1. Elves and Dwarves don’t have infravision. It was funny, I took the idea of dwarves and elves having infravision so for granted that my brain completely just filled it in and glossed over the fact that it wasn’t written anywhere. Now, I’m actually really happy with them not having infravision. I just filled that in on my own and one of my players had to point it out to me. So – some closer reading was in order…
2. Sticking with Elves… One of the more interesting additions to the game with the Player’s Companion is the class creation system. But as I began to tinker with this I realized that one of the quirks of this system is that there is no explanation about the whole “elves can cast spells while wearing armor.” At this point, I can’t really tell how that is handled or where it originates in the game system. This may seem like a small point – but it really is a big deal when it comes to customizing classes. It’s also no help to compare the created classes because the language is not carried through all of the elven classes. This is one I’d like a clear answer to (because there are also other examples – such as Zaharans).
3. The domain and kingdom rules are also really difficult. As much as I love the rules built to handle markets and the clarity they bring to certain things – the actual work to build a domain during campaign planning was awful – and not terribly clear. Some of the language is confusing to the point that I just chucked parts of the rules and just faked it – something I was striving not to do and which worries me when my players start to reach the stage where they begin to consider domains. Ultimately, it comes down to the fact that since the domain rules shape everything else in terms of the game’s economy it is very difficult to separate these pieces and see them in isolation. I haven’t given up yet on planning and that I might have a breakthrough that makes it all come together but… it doesn’t really seem likely.
Again, I have a few difficulties and confusions but I still love this game and I’m really enjoying running it for my players.
Thanks for reading.
I still haven’t figured out why I can get a jellybean that tastes exactly like freshly cut summer grass, buttered popcorn, or vomit (ew) but I can’t find an artificial sweetener that doesn’t make my coffee or tea taste weird and off-putting… That probably doesn’t seem all that relevant to gaming (it isn’t) but I tend to think of things in parallels and as my wife has gotten more into cooking lately I’ve been thinking about how things come together. Cooking is science, it’s alchemy, it’s taking bits and making a cohesive, enjoyable whole. And there are a thousand recipes for just about any dish you can think of – but they all claim to be making the same dish. There are low-fat, high-fat, gluten-free, dairy-free, lots of butter, you name it you can make it versions of just about everything.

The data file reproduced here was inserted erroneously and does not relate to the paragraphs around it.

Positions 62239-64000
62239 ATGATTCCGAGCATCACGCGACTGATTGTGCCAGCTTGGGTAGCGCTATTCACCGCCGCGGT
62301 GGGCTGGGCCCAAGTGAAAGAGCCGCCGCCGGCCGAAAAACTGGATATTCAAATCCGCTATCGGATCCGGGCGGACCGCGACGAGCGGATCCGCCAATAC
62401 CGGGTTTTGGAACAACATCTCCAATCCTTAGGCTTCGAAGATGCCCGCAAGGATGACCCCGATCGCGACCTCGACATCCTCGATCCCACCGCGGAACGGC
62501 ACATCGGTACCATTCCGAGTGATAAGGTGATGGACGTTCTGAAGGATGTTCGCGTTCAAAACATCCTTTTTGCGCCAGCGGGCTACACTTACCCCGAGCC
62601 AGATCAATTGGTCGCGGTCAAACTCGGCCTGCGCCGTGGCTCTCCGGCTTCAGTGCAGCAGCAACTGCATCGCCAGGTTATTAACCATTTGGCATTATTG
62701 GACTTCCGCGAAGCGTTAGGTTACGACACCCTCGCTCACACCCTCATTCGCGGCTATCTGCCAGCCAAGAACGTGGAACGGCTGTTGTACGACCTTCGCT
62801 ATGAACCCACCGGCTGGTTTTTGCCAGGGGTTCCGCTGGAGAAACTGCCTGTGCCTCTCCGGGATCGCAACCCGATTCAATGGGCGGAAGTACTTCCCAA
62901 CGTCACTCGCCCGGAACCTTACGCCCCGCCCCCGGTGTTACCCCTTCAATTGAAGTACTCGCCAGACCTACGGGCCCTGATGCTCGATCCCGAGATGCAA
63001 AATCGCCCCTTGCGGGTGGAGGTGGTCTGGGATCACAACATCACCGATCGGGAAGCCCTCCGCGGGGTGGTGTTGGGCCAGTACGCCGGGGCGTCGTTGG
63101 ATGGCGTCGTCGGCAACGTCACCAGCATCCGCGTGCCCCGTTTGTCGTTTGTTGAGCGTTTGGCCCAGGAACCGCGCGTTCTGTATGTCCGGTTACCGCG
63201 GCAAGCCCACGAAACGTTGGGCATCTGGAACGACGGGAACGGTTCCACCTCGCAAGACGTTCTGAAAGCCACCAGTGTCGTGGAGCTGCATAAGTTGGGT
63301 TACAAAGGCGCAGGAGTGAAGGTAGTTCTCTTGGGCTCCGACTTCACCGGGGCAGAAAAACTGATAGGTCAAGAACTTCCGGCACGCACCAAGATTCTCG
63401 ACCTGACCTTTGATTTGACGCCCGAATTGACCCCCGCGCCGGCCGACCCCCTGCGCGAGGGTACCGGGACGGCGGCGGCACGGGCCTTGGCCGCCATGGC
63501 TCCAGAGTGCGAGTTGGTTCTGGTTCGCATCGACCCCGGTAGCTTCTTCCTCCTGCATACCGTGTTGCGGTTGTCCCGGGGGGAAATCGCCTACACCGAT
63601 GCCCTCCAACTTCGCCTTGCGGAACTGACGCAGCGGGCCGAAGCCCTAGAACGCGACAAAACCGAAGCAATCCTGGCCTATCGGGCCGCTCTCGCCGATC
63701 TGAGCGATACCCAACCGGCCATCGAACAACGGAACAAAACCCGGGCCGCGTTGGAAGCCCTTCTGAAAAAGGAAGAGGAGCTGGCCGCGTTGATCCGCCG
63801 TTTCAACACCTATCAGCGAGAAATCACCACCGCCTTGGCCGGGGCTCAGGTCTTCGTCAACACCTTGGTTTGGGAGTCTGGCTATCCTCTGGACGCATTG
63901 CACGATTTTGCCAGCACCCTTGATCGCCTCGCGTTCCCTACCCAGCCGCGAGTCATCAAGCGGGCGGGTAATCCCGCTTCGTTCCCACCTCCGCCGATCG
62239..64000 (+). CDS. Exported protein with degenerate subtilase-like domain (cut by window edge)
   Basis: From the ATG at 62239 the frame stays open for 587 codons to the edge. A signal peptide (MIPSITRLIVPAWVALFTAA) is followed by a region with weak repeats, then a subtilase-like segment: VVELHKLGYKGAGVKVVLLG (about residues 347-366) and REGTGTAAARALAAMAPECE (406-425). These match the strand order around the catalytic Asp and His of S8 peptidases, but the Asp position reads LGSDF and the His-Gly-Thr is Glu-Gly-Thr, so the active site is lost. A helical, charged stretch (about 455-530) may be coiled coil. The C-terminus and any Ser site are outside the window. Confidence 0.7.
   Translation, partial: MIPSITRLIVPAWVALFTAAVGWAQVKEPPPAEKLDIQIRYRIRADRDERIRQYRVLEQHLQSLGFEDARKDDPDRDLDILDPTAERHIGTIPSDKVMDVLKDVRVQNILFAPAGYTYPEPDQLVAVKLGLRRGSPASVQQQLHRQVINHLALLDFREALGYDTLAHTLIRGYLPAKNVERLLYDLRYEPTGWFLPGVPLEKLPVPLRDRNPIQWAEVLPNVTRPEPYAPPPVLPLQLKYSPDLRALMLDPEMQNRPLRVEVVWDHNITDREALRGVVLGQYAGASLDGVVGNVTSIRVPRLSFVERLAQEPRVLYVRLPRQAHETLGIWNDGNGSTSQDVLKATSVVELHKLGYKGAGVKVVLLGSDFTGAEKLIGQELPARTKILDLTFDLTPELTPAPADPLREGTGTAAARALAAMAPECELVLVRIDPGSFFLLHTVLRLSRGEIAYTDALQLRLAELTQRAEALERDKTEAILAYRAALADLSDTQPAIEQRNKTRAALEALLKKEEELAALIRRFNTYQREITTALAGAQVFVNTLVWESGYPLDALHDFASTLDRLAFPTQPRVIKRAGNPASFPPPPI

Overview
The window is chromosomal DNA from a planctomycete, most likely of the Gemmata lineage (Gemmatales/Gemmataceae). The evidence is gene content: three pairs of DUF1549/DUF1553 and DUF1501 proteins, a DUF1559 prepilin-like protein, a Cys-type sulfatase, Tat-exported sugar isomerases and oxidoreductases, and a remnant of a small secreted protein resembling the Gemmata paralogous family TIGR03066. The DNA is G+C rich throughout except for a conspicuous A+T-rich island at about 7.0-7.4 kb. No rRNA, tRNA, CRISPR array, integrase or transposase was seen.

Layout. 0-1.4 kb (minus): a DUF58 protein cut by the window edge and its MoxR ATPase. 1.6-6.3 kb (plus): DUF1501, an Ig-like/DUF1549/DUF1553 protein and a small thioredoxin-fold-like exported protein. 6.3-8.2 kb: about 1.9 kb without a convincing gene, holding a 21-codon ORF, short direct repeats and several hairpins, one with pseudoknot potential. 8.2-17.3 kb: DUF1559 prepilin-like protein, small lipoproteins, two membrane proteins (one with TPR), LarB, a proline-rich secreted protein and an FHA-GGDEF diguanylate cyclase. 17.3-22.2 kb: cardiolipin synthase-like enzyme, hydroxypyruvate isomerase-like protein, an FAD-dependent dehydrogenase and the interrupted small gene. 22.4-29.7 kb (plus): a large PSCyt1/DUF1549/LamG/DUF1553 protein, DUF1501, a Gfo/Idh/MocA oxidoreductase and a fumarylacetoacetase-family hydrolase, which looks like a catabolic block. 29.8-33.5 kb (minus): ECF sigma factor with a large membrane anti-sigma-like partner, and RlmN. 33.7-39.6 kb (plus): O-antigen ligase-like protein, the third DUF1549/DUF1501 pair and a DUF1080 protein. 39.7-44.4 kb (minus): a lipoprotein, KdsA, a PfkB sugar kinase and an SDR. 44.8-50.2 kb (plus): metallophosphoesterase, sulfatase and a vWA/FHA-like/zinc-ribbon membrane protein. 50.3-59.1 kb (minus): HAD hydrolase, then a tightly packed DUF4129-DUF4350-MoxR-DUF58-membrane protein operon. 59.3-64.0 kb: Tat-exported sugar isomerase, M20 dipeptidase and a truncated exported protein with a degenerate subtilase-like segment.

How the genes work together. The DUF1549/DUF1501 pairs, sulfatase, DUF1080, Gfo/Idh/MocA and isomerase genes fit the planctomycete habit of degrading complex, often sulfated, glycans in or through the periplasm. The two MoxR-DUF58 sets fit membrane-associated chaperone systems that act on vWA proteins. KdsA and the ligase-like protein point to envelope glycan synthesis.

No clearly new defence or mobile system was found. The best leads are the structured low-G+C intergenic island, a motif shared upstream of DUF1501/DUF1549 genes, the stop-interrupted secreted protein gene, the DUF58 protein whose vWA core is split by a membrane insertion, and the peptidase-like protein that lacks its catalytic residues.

And that makes me think about my quest for a game lately. I’ve been without a group for about six months now… roughly corresponding to my taking a pseudo-break from writing here. It’s given me a lot of time to read and plan.
I’ve been in an OSR kind of place for a while now. I’ve been thinking about old school play, missing old school play… And with Wizards of the Coast releasing their back catalog of D&D adventures (hurry up and get the Thunder Rift stuff up!) and Goodman Games making spectacular adventures for DCC, I’ve really been craving some old school. I dug out my Dungeon Magazines from the 80’s, my B/X D&D sets, my Rules Compendium, The Arcanum. I downloaded Labyrinth Lord, Swords and Wizardry, Legends of the Flame Princess, and Adventurer Conqueror King System (ACKS), and Castles and Crusades. I even bought Dungeon World and reread Old School Hack. And I realized along the way that there are a lot of Old School games. There are even New School/Old School games. It’s weird.
There are 31 Flavors of Old School gaming and that’s a good thing… Hell, Talislanta is free now. Seriously.
And they all do it a little bit different. They all do it just a little bit “their own way.”
I ran a short game of Castles and Crusades and I really liked it… but much like Goldilocks in the three bears’ house, it was just not quite right. I was really close to announcing a game using The Arcanum rules… I’ve always had a soft spot for those rules and I feel like they are an underappreciated piece of gaming history. That book is a gold mine of gaming goodness. And that too was just not quite right (partly because of the work invovlved in translating old school D&D adventures for Arcanum play). Recently though, Autarch put out the Players’ Companion for ACKS and I picked it up, knowing I’d enjoyed reading the core book and looking forward to more of the same. And as I read I had the urge to go back and read the core book again. This is what I’ve been looking for. I missed it the first time but really, this is a great game.
So I’m starting an Adventurer Conqueror King System game – that is – provided I actually get any players. I’ll let you know how it goes.
Not a fan of the… “sorry I haven’t posted” type of post – but I wanted to share my pain. Right in the middle of three projects and my computer…
…my computer has created a black hole of awful that we are still recovering from.
So just a quick post today.
Saw some comments about my BoL/Shadowrun project – still plugging away at that and will start putting stuff up as soon as I’m live again.
Also straightened out the PDF of my old game, Legends of Ryllia – which I hope to have up early next week… that was a trip down memory lane. I’m actually a little excited about sharing it with the world. It’s raw, but like I said, lots of memories.
Finally caught up on the Harry Dresden novels – fantastic. I still don’t get how The Dresden Files can be so good and the Codex Alera was so awful…
But, stay tuned – I’ll get the computer up and live again soon and then – early next week I’ll be back with some gaming goodness (well, I guess all of you will be the judge of that).